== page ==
Monday March 28th, 2016

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After Monday night's contest against the Anaheim Ducks, the Edmonton Oilers will be down to their final three games of the season.

That may be the duration of Nail Yakupov's stay with the team as well.

Yakupov, the first pick in the 2012 draft, revealed to a Russian newspaper over the weekend that he requested a trade before the Feb. 29 deadline. The Oilers gave him permission to talk to other teams, and there was enough interest that Yakupov thought a deal was at hand.

While it didn't transpire at that point, it's a good bet that some team will give him the fresh start he needs over the summer, as long as the price is right.

NHL roundtable: Sliders, sleepers and an Oilers rule

And that's the trick. Because there's probably a wide gap between what the Oilers think the six-goal, 19-point winger is worth and what others are willing to pay for him.

GM Peter Chiarelli is thought to be holding out for the sort of value one would expect in exchange for a potential superstar. Remember, Yakupov might be underperforming this season, but he still has the third most goals of any player in the 2012 draft class, behind only Alex Galchenyuk and Filip Forsberg.

But while Chiarelli is free to ask whatever price he likes, he's more likely to find a buyer if he recognizes that Yakupov's slow development has seriously dented his value.

For a deal to happen then, the Oilers likely will have to settle for a combination of B-level picks and prospects. Remember that the Bruins sent two second rounders to Tampa for former No. 6 pick Brett Connolly in 2015. It seemed like a vast overpayment then and now (he was scratched for Boston's 3-1 win over Toronto on Saturday), but it's possible that a deal could be made using that swap as a guideline.

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When Yakupov's request is granted—and seems like only a matter of time—here are the six teams to which he's most likely to be dealt:

Montreal Canadiens: Depending upon your perspective, Marc Bergevin's most pressing need heading into this offseason is either A) replacing Michel Therrien or B) improving an underwhelming forward corps. It can be argued that Yakupov doesn't address either problem, but there's reason to believe he might provide that upgrade up front.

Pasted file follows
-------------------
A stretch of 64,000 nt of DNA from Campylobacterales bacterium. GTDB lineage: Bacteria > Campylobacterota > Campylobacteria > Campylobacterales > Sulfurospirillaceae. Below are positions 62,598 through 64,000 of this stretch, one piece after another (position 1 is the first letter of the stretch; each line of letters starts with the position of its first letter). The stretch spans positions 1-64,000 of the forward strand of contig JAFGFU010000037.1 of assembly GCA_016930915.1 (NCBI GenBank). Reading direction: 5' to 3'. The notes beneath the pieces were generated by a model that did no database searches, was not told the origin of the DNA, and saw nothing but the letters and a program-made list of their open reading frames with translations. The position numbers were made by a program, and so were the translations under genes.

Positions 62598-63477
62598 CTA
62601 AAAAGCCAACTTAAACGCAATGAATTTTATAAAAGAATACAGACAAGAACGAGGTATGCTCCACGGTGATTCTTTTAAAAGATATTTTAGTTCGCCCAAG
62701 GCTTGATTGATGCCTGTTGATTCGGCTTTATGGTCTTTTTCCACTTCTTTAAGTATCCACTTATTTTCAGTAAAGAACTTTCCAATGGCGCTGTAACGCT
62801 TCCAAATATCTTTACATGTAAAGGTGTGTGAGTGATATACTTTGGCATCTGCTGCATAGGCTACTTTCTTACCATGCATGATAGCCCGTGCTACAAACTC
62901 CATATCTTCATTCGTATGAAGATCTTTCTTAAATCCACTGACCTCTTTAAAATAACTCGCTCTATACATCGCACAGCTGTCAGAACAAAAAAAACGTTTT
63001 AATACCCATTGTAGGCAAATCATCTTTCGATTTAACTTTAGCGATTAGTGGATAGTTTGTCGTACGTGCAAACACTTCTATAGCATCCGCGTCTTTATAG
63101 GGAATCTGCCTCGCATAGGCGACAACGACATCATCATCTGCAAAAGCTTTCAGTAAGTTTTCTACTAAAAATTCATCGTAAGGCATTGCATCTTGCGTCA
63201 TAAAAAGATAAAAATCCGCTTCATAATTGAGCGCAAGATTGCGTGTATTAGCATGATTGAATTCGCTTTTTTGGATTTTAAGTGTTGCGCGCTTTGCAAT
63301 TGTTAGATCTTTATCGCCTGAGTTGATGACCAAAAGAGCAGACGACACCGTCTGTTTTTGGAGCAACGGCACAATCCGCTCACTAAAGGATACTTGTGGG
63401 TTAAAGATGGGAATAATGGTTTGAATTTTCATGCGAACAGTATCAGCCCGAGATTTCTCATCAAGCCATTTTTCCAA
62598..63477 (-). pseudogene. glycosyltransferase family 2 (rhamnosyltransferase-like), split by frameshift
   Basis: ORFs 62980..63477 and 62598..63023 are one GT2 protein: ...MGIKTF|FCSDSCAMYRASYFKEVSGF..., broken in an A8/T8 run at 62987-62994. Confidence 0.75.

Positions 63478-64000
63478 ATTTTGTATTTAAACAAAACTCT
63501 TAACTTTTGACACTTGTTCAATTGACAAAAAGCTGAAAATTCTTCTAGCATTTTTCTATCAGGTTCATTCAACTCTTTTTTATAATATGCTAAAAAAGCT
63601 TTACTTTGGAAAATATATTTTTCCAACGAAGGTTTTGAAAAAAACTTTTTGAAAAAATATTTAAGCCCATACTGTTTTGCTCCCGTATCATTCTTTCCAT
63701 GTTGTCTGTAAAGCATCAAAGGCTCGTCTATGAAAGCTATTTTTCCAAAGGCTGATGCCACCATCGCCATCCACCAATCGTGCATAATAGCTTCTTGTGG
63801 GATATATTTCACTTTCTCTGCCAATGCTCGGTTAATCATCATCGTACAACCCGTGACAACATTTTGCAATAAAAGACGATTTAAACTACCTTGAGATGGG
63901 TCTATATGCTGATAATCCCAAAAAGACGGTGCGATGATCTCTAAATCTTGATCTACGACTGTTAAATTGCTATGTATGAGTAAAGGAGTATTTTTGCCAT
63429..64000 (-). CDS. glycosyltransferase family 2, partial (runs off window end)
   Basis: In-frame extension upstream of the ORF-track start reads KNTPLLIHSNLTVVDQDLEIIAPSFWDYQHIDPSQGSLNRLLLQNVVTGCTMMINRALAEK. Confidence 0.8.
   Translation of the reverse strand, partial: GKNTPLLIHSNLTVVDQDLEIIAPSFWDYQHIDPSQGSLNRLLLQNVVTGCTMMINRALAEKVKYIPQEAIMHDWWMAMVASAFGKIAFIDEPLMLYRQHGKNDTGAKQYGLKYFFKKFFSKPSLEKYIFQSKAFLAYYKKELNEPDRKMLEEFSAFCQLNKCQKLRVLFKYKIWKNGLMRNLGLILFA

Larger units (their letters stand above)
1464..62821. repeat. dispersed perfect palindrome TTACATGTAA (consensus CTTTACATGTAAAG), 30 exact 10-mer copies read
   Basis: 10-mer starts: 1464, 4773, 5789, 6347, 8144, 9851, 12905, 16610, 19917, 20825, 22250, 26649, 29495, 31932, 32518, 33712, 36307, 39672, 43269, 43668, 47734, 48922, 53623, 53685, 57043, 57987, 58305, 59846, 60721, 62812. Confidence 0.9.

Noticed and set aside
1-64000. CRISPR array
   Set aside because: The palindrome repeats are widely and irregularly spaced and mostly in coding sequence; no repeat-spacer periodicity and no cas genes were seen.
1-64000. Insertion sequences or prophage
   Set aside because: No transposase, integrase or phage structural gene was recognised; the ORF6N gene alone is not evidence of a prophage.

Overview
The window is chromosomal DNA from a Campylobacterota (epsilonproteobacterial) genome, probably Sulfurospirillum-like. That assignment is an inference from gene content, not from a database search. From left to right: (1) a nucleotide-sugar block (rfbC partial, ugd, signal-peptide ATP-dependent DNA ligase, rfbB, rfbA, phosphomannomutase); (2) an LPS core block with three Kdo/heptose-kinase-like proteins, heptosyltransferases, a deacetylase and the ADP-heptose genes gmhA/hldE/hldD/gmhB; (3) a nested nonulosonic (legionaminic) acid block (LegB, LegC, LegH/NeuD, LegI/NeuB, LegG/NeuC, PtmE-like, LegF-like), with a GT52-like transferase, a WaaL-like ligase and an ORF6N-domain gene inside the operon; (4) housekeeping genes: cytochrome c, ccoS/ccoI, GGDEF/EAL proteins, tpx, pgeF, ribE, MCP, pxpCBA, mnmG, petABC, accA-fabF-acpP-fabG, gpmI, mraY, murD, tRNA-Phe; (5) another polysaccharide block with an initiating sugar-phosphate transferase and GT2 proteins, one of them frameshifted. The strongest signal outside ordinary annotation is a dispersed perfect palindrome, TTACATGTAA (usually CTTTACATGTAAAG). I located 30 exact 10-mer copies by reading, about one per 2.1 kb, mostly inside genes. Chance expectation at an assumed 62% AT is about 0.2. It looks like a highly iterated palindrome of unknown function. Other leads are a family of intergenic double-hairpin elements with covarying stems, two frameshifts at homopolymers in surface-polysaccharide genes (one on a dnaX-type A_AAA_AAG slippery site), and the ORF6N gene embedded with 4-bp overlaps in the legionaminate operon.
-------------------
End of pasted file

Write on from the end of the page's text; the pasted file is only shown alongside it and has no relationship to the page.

Remember, his old junior linemate Alex Galchenyuk and his emergence as a viable top center has been the one bright spot in this otherwise dismal season for the Canadiens. It's entirely possible that Galchenyuk, who was taken with the third pick by Montreal in 2012, could be the one to bring out the best in Yakupov. The two don't necessarily need to play together—just putting him in a room where he feels more comfortable and more focused might do the trick. And given their state of affairs, that's a risk worth taking for the Habs.

Maple Leafs and the textbook tank

Toronto Maple Leafs: Mike Babcock has already shown a knack for pulling guys off the scrap heap and molding them into valuable assets in Toronto—think Matt Hunwick, Martin Marincin and P-A Parenteau. There are jobs to be won in their top-six, and Yakupov has the skill to fill the role. The question is, does Babcock believe he has the will to become a player? If so, this is an easy call for the Leafs, who hold extra second- and third-rounders in this year's draft and three seconds in 2017.

Tampa Bay Lightning: Depending on how Steve Yzerman plays his cards, the Bolts could have a very different look when next season rolls around. He currently has two pending UFAs (including Steven Stamkos) and seven RFA forwards that need to be re-signed over the summer. Given the constraints of the salary cap, it's unlikely that all will be back. He also has a decision to make on Ryan Callahan, a valuable player weighed down by a $5.8 million contract, and Jonathan Drouin, his own devalued asset.

If he decides to be aggressive, Yzerman has an extra second rounder to play with this year. His also has Drouin, a player who might benefit from a fresh start with another organization. If he makes a move, it'll likely come ahead of the draft.

New Jersey Devils: No team needs an infusion of talent up front more desperately than the Devils. The league's most impotent offense (2.22 goals per game) features too many players skating too high up in the lineup. Adding skill this offseason is a priority. They have picks to move, and a fairly deep (if uncertain) pool of blueline talent that might feel a need for the defense-starved Oilers. And remember: Devante Smith-Pelly's career was miraculously revived under rookie coach John Hynes. He might be able to do the same for Yakupov.

Phil Kessel heats up at the right time

Pittsburgh Penguins: Do the Pens have the assets to make a deal? Years of win-now swaps have reduced the organization to bits and pieces, but that doesn't rule out a trade entirely. Especially when Pittsburgh is looking to upgrade on the wings to maximize the impact of Sidney Crosby and Evgeni Malkin. And remember, Chris Kunitz is 36 and is not suffering from Benjamin Button disease. At the rate he's aging, there could be a top-six spot available soon.

Vancouver Canucks: After this season, something has to change. Like the Devils, the Canucks are desperate for offense...and maybe even more desperate for a shakeup. Some wingers are aging out (Daniel Sedin, Radim Vrbata, Alex Burrows); others are too young and unproven (Jake Virtanen, Emerson Etem). It might not be an ideal environment to bring out the best in Yakupov, but it's easy to imagine Vancouver looking at him and seeing a viable reclamation project.

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